If you have your wisdom teeth out, you should expect a certain amount of discomfort in the days immediately after the surgery, but there’s a lot you can do to alleviate this, and caring for your mouth and gums properly afterward can help ensure everything goes well.

If you experience a sore jaw or muscle pain, you can apply a warm press to your face to help relieve the symptoms.

Using a warm saline solution as a mouthwash (as described above) can also help disinfect the surgery site, relieving pain and helping to reduce symptoms such as a sore throat.

However, when rinsing your mouth after wisdom teeth removal, you should do so very gently because if you swill the water in your mouth too vigorously, this can dislodge the blood clot that is covering the wound.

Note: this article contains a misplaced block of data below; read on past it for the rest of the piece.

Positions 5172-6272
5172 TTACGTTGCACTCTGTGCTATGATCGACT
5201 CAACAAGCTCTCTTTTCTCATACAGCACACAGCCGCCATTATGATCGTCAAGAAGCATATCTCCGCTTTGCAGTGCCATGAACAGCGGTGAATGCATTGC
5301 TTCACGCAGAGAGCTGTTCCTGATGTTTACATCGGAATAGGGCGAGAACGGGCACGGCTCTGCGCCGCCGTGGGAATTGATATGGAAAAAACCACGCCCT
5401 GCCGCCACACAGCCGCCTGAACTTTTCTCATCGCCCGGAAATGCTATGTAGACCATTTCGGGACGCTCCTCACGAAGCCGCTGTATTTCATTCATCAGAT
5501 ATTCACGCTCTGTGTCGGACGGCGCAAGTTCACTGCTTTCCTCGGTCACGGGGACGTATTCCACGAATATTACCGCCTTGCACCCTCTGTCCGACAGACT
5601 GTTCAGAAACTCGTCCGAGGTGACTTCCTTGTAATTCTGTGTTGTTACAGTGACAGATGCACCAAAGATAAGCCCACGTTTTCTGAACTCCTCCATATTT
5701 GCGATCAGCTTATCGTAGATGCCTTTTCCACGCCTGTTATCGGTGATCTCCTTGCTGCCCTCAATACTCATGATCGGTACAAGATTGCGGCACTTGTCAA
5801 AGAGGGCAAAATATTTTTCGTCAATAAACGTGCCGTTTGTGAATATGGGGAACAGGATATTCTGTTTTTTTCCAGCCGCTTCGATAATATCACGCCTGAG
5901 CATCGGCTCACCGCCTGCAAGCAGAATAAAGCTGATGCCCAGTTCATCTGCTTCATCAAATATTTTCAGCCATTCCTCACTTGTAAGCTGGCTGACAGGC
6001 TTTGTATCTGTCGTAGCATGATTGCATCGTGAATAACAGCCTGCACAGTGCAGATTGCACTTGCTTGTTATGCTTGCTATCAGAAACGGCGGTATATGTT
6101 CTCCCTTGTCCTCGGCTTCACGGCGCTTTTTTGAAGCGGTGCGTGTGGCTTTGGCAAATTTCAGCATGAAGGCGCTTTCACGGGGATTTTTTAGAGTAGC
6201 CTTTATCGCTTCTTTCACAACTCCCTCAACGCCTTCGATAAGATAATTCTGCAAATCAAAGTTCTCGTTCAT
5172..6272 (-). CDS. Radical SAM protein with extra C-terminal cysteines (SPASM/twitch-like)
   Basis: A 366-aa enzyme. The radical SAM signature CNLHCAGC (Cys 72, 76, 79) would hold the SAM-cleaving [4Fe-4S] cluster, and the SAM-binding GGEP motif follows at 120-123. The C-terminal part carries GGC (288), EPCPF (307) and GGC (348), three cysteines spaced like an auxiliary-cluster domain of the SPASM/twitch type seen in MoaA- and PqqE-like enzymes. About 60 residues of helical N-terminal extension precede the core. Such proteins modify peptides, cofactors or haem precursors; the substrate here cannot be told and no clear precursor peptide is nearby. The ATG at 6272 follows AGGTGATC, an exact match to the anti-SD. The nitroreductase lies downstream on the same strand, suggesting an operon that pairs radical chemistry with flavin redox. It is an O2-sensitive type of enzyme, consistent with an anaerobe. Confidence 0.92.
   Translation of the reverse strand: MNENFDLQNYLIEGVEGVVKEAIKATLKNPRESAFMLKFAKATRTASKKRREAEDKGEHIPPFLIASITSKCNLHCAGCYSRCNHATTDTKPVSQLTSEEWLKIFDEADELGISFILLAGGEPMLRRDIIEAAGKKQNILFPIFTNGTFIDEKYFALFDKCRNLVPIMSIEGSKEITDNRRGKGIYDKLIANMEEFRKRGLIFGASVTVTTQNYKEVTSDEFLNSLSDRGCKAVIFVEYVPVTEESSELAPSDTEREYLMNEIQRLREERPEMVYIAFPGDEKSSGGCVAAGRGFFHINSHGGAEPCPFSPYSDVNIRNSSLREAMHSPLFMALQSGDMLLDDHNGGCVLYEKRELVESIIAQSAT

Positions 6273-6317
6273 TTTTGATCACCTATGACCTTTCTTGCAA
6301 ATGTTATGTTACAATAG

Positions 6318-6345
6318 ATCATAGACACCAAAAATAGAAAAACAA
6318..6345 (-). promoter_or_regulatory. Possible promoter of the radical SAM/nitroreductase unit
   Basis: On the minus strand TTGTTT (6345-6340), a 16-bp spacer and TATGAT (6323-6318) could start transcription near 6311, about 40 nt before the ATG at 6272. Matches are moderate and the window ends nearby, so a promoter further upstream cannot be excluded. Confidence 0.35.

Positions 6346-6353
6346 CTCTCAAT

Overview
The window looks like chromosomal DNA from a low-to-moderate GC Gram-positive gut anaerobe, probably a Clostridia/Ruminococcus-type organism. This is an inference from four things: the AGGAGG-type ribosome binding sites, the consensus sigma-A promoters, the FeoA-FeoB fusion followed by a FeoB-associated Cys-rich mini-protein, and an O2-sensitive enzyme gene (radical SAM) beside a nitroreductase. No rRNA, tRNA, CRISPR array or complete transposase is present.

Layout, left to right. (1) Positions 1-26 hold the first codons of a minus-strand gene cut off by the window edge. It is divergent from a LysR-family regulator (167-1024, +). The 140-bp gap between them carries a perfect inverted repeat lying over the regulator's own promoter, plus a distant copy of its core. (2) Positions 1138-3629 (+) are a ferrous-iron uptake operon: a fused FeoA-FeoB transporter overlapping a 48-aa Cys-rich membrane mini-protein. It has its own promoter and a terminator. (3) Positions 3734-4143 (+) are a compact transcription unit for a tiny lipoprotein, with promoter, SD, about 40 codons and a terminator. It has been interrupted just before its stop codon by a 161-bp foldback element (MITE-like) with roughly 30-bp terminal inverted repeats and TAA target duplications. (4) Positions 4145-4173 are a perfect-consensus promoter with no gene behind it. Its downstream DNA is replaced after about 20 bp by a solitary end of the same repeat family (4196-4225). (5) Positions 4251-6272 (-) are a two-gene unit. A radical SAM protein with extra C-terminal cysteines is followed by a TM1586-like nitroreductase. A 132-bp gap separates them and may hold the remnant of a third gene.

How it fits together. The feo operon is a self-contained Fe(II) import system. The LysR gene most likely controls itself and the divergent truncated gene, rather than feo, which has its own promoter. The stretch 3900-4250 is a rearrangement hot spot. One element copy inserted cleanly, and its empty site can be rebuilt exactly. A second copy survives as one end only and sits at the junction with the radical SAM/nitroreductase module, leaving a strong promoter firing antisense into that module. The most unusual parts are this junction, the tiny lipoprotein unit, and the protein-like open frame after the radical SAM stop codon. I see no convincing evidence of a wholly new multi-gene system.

When this happens, it can lead to a painful condition called “dry socket” where the jawbone is exposed – it’s far better to avoid this since a dry socket can significantly slow the healing process.

Similarly, don’t spit too forcefully after rinsing your mouth for the first two days – instead, just let the water drip out of your mouth. Again, this is to leave the blood clot intact and to avoid a dry socket.

Finally, stick to soft foods – liquid food like smooth soup is best for the first two days – and try not to smoke at least until the wound is fully healed since smoking is a leading cause of complications post wisdom tooth removal.

When to seek help if you still have a sore throat after wisdom tooth removal

When to seek help if you still have a sore throat after wisdom tooth removal

After having your wisdom teeth removed, you should expect a certain amount of pain and discomfort, but this should peak within around 24-72 hours, after which the symptoms will begin to subside, and you will start feeling better.